Facing a dizzying array of choices about her future, a nineteen-year-old junior at Brown begins to eat only cottage cheese and rice cakes, thus setting in motion a long struggle with anorexia. This is the autobiographical opening scene of Caroline Knapp’s posthumously published Appetites, an important exploration of the particularly female phenomenon of eating disorders. This urgent book describes scenes that increasing numbers of women and girls across the country continue to act out each day.
Knapp describes anorexia as a disorder that has less to do with hunger than with “the sense of entitlement and agency and initiative that leads one to say, first, I want, and then, more critically, I deserve.” Although one might expect women’s sense of entitlement and agency to grow stronger as we enjoy the fruits of the feminist movement of the 1960s and 1970s, the reality is quite different, Knapp argues; the incidence of eating disorders in this country has increased by 36 percent every five years since the 1950s.
Knapp argues persuasively that as women make gains in our personal and professional lives, we pay for it by curtailing our bodies in a kind of “mathematics of desire.” And women, she observes, are brilliant at this kind of math. We know how to grow physically smaller as we “get psychically larger.” We’re subject to “post-feminist appetites”: yearnings awakened by new opportunities but unaccompanied by a sense of entitlement. Our conflicts reflect and shape a world where change started and then stopped, “where the social movement that fueled the first half of the change remains in the slumber that first took hold in the 1980s, the fog of forgetting.”
This compelling perspective alone is reason enough to read and reread Appetites, despite its journey through territory already mapped by feminists and psychologists: eating disorders conceived as simultaneous compliance with and rebellion against patriarchal conceptions of beauty, as expressions of conflicted mother-daughter bonds, as frustrated desires, or as substitutions for love. The fact that so many girls and women are now engaging in increasingly intense psychic bargaining—feed one appetite, starve another—underscores the inadequacy of these other descriptions.
To Knapp’s credit she does not conclude her analysis of a world in which “men eat, [and] women feed” with simplistic self-help mantras. Instead she points out that we are in the midst of what feminist historians call an “open moment,” a period in which women can either “forge ahead or stand still, deciding that a half-changed world is insufficient or learning to live within its confines.” Of course, she hopes we will forge ahead, and points to small private and public ways in which women are doing just that.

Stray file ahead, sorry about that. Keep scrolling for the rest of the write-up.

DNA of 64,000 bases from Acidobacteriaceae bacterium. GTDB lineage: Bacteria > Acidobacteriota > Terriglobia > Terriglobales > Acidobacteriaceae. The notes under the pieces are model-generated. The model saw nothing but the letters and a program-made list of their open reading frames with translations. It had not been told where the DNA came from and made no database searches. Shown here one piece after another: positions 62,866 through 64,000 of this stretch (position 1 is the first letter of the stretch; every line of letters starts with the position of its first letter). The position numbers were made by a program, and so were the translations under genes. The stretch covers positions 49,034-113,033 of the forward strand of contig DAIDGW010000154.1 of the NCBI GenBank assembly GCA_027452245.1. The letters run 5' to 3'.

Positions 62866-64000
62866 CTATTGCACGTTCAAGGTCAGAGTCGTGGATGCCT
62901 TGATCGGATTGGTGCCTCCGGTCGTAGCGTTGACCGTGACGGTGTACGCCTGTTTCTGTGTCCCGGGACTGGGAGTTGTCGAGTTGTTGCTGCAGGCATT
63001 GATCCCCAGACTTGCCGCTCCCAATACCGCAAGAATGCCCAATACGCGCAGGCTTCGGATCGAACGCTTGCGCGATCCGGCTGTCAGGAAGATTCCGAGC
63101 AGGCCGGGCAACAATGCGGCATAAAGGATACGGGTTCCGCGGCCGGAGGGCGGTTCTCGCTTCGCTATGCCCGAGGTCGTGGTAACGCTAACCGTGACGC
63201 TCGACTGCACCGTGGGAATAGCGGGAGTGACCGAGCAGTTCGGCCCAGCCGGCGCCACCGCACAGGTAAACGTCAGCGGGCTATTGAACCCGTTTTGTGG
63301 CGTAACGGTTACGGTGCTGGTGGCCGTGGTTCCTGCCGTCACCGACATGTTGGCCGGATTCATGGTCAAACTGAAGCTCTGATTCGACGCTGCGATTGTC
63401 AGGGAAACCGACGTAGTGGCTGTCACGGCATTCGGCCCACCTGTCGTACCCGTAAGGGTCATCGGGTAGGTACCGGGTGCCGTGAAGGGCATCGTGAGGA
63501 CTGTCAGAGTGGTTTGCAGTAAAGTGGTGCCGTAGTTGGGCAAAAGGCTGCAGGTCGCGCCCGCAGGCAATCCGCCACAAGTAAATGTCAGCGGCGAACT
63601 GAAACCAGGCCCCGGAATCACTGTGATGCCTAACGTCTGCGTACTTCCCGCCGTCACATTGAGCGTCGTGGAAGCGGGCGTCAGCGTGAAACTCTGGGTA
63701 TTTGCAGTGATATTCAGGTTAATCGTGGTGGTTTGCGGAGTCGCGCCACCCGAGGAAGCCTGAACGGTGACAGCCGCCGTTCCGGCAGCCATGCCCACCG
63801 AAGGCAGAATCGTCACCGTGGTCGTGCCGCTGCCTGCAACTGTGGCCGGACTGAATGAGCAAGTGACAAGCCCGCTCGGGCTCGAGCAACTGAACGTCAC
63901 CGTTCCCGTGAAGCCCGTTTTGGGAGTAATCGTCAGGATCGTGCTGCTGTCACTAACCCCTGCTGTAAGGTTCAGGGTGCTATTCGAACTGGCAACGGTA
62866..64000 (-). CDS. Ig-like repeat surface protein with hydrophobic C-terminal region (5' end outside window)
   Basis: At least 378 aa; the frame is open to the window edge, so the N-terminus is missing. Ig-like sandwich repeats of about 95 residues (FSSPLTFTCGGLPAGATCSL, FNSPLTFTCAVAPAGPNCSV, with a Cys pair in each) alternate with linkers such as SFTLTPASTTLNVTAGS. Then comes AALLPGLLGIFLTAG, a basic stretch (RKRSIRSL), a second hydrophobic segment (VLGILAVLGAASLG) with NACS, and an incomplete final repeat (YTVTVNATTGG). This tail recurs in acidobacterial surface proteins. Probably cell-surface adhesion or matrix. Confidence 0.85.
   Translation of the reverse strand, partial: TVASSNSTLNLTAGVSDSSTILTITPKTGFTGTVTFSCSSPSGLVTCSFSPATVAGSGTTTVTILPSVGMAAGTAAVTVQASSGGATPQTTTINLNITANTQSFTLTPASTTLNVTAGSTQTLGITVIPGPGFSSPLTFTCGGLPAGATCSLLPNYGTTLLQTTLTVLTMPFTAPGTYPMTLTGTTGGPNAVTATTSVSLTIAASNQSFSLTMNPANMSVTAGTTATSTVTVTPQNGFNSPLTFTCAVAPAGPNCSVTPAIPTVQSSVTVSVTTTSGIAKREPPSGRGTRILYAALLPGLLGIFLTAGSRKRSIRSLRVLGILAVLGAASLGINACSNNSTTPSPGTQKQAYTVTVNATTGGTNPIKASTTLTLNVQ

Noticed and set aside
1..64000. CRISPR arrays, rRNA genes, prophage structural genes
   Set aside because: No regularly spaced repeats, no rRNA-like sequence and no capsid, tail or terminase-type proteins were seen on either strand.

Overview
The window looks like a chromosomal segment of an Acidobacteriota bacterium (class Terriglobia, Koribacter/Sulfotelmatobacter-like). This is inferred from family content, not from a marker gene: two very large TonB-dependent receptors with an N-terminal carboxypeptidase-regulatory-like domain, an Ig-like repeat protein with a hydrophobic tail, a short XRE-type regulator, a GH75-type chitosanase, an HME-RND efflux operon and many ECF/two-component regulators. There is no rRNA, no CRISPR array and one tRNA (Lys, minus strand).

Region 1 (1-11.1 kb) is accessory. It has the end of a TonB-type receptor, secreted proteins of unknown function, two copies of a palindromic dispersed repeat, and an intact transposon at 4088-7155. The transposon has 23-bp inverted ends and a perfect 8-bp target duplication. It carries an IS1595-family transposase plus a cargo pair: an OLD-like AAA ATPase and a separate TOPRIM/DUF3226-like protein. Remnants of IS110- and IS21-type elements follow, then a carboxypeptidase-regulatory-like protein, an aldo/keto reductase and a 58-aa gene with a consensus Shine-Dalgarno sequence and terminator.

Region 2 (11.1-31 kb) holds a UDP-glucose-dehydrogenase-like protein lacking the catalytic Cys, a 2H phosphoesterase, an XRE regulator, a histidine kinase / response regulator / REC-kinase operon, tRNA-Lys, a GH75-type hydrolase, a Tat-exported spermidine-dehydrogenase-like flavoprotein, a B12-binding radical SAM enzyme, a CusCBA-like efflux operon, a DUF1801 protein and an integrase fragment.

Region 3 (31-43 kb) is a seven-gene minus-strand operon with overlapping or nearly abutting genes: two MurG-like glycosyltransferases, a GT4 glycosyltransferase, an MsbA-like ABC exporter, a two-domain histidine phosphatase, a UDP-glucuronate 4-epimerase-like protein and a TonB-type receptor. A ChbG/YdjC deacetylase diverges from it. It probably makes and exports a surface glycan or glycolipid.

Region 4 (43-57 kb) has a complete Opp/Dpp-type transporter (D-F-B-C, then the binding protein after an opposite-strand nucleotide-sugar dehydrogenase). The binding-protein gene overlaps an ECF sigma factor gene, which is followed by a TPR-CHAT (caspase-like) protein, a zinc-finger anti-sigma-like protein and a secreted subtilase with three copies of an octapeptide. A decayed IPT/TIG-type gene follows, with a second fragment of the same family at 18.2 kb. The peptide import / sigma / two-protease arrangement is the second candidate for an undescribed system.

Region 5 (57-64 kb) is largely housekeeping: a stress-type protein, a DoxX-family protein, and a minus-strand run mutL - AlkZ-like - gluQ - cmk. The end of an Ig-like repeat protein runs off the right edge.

The Wife, Meg Wolitzer’s painfully funny sixth novel, begins in an open moment in the life of Joan Castleman, the bitter, wry wife of literary giant Joe Castleman. Flying to Finland for Joe to collect a prestigious literary prize, Joan decides that their forty-five year marriage is over—just as she watches him gobble up the food the flight attendants serve him: “ ‘Will you have some cookies, Mr. Castleman?’ ” a brunette asked him, leaning over with a pair of tongs, and as her breasts slid forward and then withdrew, I could see the ancient mechanism of arousal start to whir like a knife sharpener inside him, a sight I’ve witnessed thousands of times over all these decades. ‘Mrs. Castleman?’ the woman asked me then, in afterthought, but I declined. I didn’t want her cookies, or anything else.”
Joan has made high art of self-denial, and The Wife unfolds as the story of a woman coming to terms with the ways in which she has starved her own appetites. In flashbacks set against their arrival in Finland, Joan recounts the story of their marriage in a narrative that is both heart-rending and laugh-out-loud funny, dispensing unbearable truths about men and women with one hand and tender wisecracks about Finland with the other.
Joan started out as a voracious girl who would ask her mother, “How can I just have this one life?” while eating a cruller. She becomes “a slender, hygienic Smith girl” who runs off with her English professor rather than pursuing her own promising writing career. Why? “I wasn’t Mary McCarthy or Lillian Hellman. I didn’t want the attention; it made me skittish and unsure. What a relief it was to see the spotlight tilt its cone toward Joe.”
And Joe Castleman loves that spotlight; he is “all appetite, it sometimes seems, all wide mouth and roaring stomach”—“one of those men who own the world.” Joe eats, drinks, lectures, and carries on extramarital affairs with gusto, while his wife, in an orgy of self-sacrifice, ignores the affairs, drinks, raises their three children, and propels him forward to glory.
There is a horrifying twist to the story. That some readers may see it coming does not diminish its effect, since The Wife gathers its power not from surprise, but rather from the lucidity of the not-entirely-sympathetic Joan, who turns out to be a cross between John Updike and the madwoman in the attic. In the oddly beautiful, hopeful end of the novel, Joan accepts food from the same flight attendant who’d earlier fed her husband; appetites, Wolitzer implies, can be sated in unexpected ways. Not to be missed by women who’ve reached middle age, or by anyone who’s suffered through a seminar or cocktail party with one of those “men who own the world,” The Wife is destined to be a classic.
As for Caroline Knapp, her gift for re-envisioning her experiences in service to others makes her death last year from lung cancer at age forty-two all the more sad. I hope she left this world knowing that her book will inspire us to battle our culture’s insidious prescriptions for starving ourselves as we feed our other appetites. And wherever she is, I hope a table has been laid out before her.
Julia Bucci writes and teaches writing in Providence.